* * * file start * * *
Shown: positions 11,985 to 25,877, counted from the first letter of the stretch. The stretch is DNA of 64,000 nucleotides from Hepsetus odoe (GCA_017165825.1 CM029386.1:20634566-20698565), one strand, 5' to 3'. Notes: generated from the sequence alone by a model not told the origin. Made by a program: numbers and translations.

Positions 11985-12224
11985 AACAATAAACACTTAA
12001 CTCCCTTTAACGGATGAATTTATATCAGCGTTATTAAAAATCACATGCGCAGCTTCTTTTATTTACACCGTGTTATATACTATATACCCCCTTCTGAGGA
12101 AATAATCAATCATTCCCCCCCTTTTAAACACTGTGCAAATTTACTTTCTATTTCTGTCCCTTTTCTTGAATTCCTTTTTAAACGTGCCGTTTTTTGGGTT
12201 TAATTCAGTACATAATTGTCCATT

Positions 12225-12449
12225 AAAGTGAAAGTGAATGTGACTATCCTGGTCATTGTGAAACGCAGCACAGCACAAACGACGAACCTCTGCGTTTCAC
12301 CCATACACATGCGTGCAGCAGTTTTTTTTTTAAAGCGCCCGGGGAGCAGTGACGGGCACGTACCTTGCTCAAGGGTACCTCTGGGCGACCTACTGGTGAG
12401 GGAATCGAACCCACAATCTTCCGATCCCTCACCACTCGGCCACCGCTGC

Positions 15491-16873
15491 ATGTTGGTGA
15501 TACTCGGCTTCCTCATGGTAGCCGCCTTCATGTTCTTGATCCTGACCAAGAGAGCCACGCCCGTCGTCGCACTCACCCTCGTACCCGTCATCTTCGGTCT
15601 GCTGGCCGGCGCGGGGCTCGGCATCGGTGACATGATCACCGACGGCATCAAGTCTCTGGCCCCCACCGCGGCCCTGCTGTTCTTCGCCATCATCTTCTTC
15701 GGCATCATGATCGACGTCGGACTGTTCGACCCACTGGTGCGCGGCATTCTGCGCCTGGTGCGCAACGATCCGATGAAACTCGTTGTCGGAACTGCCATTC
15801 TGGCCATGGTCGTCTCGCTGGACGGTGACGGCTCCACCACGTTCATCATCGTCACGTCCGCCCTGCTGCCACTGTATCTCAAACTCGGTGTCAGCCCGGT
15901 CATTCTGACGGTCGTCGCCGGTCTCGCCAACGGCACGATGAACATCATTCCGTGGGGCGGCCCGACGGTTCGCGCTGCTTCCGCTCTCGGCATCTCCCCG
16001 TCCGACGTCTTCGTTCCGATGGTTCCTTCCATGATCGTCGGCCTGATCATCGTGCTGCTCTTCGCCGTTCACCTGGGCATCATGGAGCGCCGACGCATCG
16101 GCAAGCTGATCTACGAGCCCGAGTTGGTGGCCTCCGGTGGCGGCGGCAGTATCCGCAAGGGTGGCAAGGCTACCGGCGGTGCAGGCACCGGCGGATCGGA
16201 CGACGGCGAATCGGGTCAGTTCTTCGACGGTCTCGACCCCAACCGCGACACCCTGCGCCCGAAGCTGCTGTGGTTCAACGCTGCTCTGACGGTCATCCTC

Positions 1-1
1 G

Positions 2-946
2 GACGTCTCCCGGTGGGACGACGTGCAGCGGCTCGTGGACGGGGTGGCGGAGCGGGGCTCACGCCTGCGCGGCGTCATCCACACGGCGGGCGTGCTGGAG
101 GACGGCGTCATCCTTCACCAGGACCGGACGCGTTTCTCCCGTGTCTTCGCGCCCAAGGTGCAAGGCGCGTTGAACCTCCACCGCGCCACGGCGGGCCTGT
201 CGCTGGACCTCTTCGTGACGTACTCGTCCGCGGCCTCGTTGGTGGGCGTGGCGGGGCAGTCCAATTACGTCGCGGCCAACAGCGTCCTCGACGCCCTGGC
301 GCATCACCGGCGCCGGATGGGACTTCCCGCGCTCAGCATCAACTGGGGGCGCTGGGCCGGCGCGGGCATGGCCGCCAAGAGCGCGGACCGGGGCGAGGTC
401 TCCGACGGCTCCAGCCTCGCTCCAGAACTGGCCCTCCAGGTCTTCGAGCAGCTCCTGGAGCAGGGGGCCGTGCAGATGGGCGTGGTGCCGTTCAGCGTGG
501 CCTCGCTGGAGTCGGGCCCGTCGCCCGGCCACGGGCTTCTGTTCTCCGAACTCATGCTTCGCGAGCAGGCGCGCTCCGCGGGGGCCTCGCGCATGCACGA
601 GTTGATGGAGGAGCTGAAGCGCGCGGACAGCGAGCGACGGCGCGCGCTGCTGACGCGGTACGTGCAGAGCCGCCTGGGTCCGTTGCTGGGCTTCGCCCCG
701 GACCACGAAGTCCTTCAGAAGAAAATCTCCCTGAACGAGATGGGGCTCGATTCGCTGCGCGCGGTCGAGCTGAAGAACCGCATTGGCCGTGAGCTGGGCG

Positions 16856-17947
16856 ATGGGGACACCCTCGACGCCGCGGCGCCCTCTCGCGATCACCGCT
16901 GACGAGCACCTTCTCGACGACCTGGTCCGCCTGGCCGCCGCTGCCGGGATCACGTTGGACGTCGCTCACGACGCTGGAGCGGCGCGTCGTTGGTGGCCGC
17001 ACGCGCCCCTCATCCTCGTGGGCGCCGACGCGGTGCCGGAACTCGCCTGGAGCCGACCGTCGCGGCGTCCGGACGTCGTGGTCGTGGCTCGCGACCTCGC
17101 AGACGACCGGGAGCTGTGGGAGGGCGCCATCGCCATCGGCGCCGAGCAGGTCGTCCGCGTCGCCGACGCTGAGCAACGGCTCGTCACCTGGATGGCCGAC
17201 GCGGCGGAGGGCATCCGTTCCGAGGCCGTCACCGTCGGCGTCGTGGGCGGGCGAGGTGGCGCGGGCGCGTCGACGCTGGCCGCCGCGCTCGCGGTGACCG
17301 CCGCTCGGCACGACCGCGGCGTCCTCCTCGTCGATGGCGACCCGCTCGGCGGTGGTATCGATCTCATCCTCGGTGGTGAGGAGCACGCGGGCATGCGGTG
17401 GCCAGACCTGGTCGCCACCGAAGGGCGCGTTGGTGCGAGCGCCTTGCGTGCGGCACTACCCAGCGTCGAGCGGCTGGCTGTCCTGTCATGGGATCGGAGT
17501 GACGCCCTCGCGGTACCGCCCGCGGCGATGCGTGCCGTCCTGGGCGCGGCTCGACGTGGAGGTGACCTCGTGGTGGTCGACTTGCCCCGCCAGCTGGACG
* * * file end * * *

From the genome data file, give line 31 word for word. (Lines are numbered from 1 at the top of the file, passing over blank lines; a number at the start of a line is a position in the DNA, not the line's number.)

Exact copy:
701 GACCACGAAGTCCTTCAGAAGAAAATCTCCCTGAACGAGATGGGGCTCGATTCGCTGCGCGCGGTCGAGCTGAAGAACCGCATTGGCCGTGAGCTGGGCG